It’s the plastic thing!

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Fast moving consumer goods (FMCG) cover a multitude of products – soft drinks, beers, bread, milk and vegetables, for instance. And, as the term suggests, fast moving consumer goods would not be expected to be on a store shelf for very long. However that is not always the case.

FMCGs in supermarkets require frequent replenishment. Traditionally, this involves pushing out a roll cage and manually stacking the shelves. Stores often wait until the top shelf is empty before carrying out this time-consuming and obstructive procedure. Part empty shelves, however, create an untidy appearance for a supermarket.

Sometimes supermarkets put out full pallets at the end of the aisle for more convenient shelf replenishment. However, 1m pallets do not fit under a conventional supermarket shelf and encroach into the aisle’s space, causing an obstruction for staff and customers.

Chris Adams, division manager – UK and Ireland at Interroll Dynamic Storage (IDS), explains: “People never pick from the back of a shelf, always the front. That means some products will go out of life because replenishment is at the front, not the back.” As a result stock at the back of shelves can remain there well beyond their sell-by dates, and then removed from sale. On average, shelves in shops will only be half full, adds Adams.

To overcome the problem, companies have been seeking a handling solution that suits both the retail market and the supply chain. And Coca-Cola Enterprises (CCE) has been at the forefront of that quest, working with IDS and Polymer Logistics in finding a suitable load handling solution and which is an alternative to putting stock on shelves.

CCE is responsible for manufacturing, bottling and distributing Coca-Cola Great Britain’s brands nationwide. It has six productions plants and eight depots including its largest European distribution centre and plant at Wakefield in West Yorkshire.

A leading name in FMCG sector, CCE dictated that the solution must meet several criteria covering:

lGood presentation.

lSafe handling.

lEasy handling by existing materials handling equipment.

lCompatibility with rack storage, drive-in storage and flow storage.

The use of wooden standard or Euro pallets as an alternative to shelving was rejected on the grounds that they did not look good in stores, were too big and created a safety issue. Roll cages and dollies were considered but eliminated because of their unpopularity within supply chains – they are awkward to store, transport, load and handle as well as can be easily damaged and susceptible to theft.

Dollies were eliminated because of their difficult handling for FMCG products in the supply chain.

Adams explains: “Dollies have been used, and they are great in store as well as very fast moving. However, they are not good in the supply chain. Nobody likes them, and they can’t be handled in the warehouse.”

Replenishment solution

The new system combines the advantages of a pallet for the producer and a dolly for the supermarket, to save time, space and money. It has provided the answer and one which Interroll is certain will have a major impact on the retail sector when restocking FMCGs.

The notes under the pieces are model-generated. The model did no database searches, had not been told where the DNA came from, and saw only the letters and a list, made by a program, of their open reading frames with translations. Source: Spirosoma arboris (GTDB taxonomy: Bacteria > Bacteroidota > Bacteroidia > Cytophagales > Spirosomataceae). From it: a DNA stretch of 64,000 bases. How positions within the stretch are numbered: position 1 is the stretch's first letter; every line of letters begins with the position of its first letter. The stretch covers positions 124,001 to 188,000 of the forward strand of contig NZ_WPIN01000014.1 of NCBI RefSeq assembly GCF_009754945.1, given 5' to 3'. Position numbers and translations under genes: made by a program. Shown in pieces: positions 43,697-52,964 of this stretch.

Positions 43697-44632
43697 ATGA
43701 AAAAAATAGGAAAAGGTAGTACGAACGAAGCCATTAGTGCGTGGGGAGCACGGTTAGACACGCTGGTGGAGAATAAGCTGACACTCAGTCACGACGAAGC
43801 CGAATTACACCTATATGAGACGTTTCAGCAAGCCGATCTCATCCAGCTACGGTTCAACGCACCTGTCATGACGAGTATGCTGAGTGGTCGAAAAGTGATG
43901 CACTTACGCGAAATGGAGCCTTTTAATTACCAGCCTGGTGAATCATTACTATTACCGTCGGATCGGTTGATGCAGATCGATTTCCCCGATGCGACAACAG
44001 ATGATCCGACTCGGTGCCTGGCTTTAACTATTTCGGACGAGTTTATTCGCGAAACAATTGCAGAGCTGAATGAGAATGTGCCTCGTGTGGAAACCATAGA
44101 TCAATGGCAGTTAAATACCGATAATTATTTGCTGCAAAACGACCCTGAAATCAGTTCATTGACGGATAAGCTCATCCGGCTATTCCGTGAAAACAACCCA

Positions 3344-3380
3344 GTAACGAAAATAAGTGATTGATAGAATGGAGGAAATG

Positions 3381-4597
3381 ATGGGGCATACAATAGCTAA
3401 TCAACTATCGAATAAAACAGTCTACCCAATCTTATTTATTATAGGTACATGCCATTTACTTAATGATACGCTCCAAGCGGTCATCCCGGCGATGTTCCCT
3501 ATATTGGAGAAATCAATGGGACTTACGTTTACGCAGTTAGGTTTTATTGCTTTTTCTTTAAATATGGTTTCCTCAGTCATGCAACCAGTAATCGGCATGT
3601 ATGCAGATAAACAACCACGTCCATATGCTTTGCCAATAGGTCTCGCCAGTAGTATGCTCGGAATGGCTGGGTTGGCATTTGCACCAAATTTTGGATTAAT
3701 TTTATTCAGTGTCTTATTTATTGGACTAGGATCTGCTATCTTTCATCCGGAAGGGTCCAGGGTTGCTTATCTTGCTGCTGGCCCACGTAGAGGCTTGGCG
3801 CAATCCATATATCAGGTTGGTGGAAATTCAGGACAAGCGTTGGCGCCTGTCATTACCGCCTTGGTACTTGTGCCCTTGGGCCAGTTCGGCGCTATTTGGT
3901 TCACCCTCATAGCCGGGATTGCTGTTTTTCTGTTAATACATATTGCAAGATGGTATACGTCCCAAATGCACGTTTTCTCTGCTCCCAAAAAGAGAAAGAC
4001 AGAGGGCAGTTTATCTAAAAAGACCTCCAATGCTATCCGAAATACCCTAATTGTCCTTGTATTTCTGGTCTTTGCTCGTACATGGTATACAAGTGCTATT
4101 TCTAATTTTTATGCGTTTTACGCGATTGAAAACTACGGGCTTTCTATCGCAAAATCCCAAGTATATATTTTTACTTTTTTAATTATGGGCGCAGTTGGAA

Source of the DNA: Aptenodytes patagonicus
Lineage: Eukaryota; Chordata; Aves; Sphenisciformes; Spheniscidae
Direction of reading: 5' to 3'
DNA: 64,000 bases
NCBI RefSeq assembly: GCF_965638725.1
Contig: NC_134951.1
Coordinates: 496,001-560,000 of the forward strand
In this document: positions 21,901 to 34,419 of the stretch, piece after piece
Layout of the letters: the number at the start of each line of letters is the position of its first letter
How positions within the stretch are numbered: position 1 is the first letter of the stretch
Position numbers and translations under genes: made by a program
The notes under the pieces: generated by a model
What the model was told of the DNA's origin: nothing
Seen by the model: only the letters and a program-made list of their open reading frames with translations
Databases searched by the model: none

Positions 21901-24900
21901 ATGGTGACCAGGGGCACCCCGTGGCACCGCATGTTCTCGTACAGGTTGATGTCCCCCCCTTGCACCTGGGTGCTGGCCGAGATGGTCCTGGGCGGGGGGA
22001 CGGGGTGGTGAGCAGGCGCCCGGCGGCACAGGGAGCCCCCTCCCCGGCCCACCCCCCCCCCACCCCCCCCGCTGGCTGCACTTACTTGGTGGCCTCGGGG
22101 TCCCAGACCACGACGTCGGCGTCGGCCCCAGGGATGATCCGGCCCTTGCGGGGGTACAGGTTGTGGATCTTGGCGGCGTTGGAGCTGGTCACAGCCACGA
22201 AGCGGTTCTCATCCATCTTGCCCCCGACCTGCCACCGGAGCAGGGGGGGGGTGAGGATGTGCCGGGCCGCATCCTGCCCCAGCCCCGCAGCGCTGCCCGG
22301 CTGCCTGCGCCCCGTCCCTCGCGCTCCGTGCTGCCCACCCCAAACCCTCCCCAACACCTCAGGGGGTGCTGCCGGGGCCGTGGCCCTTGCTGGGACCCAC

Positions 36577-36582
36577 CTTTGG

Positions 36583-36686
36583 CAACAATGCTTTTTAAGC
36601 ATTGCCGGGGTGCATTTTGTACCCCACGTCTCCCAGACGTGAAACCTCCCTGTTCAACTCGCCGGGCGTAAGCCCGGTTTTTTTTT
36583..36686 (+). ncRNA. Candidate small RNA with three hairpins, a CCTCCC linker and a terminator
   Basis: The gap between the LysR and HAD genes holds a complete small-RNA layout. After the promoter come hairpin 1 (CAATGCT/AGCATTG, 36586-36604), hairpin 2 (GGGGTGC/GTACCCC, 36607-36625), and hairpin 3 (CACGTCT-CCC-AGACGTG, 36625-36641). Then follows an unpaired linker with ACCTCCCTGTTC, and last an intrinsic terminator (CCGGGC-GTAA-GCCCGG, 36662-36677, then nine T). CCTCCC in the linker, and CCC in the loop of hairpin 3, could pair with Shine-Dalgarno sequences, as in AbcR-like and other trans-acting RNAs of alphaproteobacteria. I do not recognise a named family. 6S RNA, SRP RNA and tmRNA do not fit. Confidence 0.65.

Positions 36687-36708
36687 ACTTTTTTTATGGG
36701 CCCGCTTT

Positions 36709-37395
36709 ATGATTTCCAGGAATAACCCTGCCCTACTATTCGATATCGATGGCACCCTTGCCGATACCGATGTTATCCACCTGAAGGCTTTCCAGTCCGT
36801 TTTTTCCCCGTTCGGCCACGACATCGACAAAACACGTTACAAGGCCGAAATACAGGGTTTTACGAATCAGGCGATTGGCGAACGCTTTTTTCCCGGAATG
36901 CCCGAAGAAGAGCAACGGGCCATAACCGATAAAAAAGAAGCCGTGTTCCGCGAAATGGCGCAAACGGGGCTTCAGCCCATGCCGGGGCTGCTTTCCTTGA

Polymer developed the Merchandisable Unit (MU) Pallet, a display unit on wheels which can be stacked, racked and moved on roller conveyors.

CCE is successfully using the MU Pallet to transport bottles of soft drinks from its plant in Wakefield direct to the supermarket shelves of the leading grocery retailers in the UK.

Adams says: “By providing a single platform, which is ideal for carrying fast moving consumer goods through a supply chain, the MU Pallet at last provides the retail sector with an alternative replenishment solution.”

Weighing just 13.5kg, the MU Pallet is made of polyethylene and polypropylene, and measures 800mm long x 600mm wide x 180mm high – essentially a half Euro pallet. The one-piece, easy-to-clean deck moulding has three runners. The third runner has an 80mm diameter wheel embedded on either side of its chamfered underside edge. Processing the real thing!These wheels come into contact with the ground when a purpose-built Mini-lifter truck raises the MU Pallet’s opposite side. This truck ‘pumps up’ the MU Pallet leaving only the wheels on the chamfered edge of the MU Pallet in contact with the ground, allowing an operative to easily move the pallet. When lowered on the ground, however, the MU Pallet becomes a sedentary platform once more.

The Mini-lifter truck is little more than the tiller arm and pump of a conventional pedestrian pallet truck. However, replacing the regular pallet forks are two short prongs sticking out either side of a crossbeam. These prongs slot into the outer runner of the MU Pallet, joining pallet to Mini-lifter. This design presents a space saving unit, which causes minimum obstruction when used in confined areas.

With a 500kg uniform load capacity, the MU Pallet provides an ideal solution to restocking FMCGs in supermarkets. Also, it combines the advantages of pallets, roll cages and dollies by providing a single mobile unit that can be easily rolled straight out into a supermarket aisle to sit beneath a shelf.